Sarah Anne Graham
The works represented here come from one series and originate with one image. They are of a woodland scene, carved on wood and printed on various watershed maps throughout the Northwest. These maps identify soil, vegetation and other natural objects within a watershed. Once the plate was transferred onto these maps, it was then colored on and cut through, using paper cutting techniques to give the illusion of lace. The first piece, Rim Fire, is a woodcut transfer that was then drawn on, without the paper cutting element.
These works are still in progress, and cover various techniques to gain the result of both natural and man-made effects on the ecosystems we come in contact with. (www.sarahannegraham.com)
About the Artist
Sarah Anne Graham currently lives in California. After a few years traveling around the United States and abroad; from Virginia, Georgia, Oregon (a brief time in New Zealand), Pennsylvania and Idaho to her current residence in California, she is working on oil paintings of the landscape of the Sierra Nevada foothills, as well as continuing her work on woodblock transfers on maps.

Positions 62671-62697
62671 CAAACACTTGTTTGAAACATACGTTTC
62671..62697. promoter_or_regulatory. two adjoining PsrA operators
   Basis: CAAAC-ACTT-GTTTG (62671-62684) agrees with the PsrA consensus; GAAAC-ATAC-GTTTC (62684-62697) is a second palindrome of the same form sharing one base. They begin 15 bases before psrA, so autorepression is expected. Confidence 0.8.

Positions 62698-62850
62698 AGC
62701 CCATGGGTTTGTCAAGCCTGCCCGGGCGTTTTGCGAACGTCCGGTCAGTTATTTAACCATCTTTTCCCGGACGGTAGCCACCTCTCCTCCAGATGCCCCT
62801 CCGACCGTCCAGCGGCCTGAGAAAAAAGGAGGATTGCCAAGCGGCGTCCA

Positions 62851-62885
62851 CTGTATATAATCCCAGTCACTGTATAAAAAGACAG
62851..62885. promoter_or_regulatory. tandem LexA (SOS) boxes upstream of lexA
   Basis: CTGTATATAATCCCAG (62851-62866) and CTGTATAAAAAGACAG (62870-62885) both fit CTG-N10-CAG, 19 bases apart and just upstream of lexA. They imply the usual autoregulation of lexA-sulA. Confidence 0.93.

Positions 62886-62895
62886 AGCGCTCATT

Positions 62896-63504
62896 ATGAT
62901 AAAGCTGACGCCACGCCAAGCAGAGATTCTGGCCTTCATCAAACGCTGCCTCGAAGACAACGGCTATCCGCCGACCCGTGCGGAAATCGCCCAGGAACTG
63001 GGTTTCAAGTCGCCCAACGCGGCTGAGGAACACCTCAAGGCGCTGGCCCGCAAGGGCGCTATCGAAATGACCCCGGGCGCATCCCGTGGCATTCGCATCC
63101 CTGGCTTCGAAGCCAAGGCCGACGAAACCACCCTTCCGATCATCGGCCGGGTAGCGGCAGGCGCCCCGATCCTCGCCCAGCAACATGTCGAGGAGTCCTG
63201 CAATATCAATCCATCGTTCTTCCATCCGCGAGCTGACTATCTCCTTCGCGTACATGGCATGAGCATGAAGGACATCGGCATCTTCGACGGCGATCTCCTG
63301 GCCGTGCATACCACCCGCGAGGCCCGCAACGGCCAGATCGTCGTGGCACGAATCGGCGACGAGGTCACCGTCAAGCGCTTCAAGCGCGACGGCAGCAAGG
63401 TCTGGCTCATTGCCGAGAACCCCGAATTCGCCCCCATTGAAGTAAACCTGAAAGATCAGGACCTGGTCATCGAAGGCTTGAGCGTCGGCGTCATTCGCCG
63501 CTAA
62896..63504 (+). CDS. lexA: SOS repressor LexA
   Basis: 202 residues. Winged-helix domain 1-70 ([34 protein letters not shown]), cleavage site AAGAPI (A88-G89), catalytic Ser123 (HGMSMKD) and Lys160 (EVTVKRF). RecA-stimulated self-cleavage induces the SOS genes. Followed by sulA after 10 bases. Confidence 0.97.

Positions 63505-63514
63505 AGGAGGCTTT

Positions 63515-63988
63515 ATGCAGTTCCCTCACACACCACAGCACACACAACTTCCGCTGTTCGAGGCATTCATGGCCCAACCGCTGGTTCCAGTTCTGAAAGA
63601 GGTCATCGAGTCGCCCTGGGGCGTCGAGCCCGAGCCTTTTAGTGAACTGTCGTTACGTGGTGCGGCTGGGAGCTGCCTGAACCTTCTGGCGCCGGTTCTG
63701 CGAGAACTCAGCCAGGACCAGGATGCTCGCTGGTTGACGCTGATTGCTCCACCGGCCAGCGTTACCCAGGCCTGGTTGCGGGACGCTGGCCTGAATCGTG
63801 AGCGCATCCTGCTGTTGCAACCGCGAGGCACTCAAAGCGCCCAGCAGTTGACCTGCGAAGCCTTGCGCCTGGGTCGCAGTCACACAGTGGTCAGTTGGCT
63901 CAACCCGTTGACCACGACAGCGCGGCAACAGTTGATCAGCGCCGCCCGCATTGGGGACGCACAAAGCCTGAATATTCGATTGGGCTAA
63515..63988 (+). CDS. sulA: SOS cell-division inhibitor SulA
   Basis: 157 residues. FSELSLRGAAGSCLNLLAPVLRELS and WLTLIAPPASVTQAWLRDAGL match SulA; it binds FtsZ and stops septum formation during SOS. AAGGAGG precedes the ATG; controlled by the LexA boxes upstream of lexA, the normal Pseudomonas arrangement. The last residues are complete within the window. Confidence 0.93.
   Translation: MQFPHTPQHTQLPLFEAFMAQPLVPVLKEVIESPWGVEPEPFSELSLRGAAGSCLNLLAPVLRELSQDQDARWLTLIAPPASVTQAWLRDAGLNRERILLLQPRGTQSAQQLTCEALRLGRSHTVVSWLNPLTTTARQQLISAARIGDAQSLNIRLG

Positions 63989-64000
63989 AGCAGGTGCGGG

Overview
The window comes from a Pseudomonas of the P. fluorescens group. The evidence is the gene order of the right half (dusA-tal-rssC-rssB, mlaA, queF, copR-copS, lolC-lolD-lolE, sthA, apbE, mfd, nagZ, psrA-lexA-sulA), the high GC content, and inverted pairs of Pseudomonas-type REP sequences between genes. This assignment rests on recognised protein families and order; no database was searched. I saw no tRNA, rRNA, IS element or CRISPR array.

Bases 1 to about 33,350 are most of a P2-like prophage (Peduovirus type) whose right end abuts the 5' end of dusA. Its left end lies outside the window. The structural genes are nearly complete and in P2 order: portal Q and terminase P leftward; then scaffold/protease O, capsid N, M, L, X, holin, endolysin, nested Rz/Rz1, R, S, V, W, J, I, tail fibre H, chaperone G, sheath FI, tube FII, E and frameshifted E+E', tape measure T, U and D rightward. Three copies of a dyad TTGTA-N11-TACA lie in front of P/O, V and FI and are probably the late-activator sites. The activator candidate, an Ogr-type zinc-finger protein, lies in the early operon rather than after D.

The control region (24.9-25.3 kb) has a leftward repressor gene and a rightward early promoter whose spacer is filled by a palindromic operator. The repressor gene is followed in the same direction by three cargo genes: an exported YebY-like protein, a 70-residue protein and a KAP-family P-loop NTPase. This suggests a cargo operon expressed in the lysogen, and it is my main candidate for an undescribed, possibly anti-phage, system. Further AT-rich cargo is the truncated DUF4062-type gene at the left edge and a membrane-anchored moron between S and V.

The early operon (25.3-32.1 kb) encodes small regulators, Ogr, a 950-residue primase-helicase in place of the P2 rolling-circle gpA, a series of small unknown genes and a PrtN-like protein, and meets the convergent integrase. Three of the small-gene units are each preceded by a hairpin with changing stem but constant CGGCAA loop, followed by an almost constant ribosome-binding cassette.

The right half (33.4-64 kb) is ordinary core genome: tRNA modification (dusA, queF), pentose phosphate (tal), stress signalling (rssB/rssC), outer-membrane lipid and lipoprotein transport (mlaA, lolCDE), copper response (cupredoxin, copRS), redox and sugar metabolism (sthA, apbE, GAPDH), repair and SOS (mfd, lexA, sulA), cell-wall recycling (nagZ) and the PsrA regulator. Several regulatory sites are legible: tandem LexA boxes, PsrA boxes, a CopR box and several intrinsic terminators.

Graham’s paintings are mostly representational depictions of the natural world, with the occasional object inserted, that are used to symbolize loss, arrested development or other emotions. The surreal quality of these paintings illicit ambiguity and are meant to provoke further investigation. Her recent prints are abstracted landscapes. The woodblock transfers onto maps remind the viewer of the role of conservation, management and the nomenclature of science to classify and collect info on the natural world.
Her works have been shown in one-person and group exhibitions in the US, as well as New Zealand. Graham studied at the Atlanta College of Art, and received her BFA from Oregon State University in 2003 in painting and printmaking. Sarah is currently doing a residency as an Artist of the Woods for the Stanislaus National Forest, through a program with the USDA. She will be teaching an oil painting workshop while living on site.
Rim Fire 1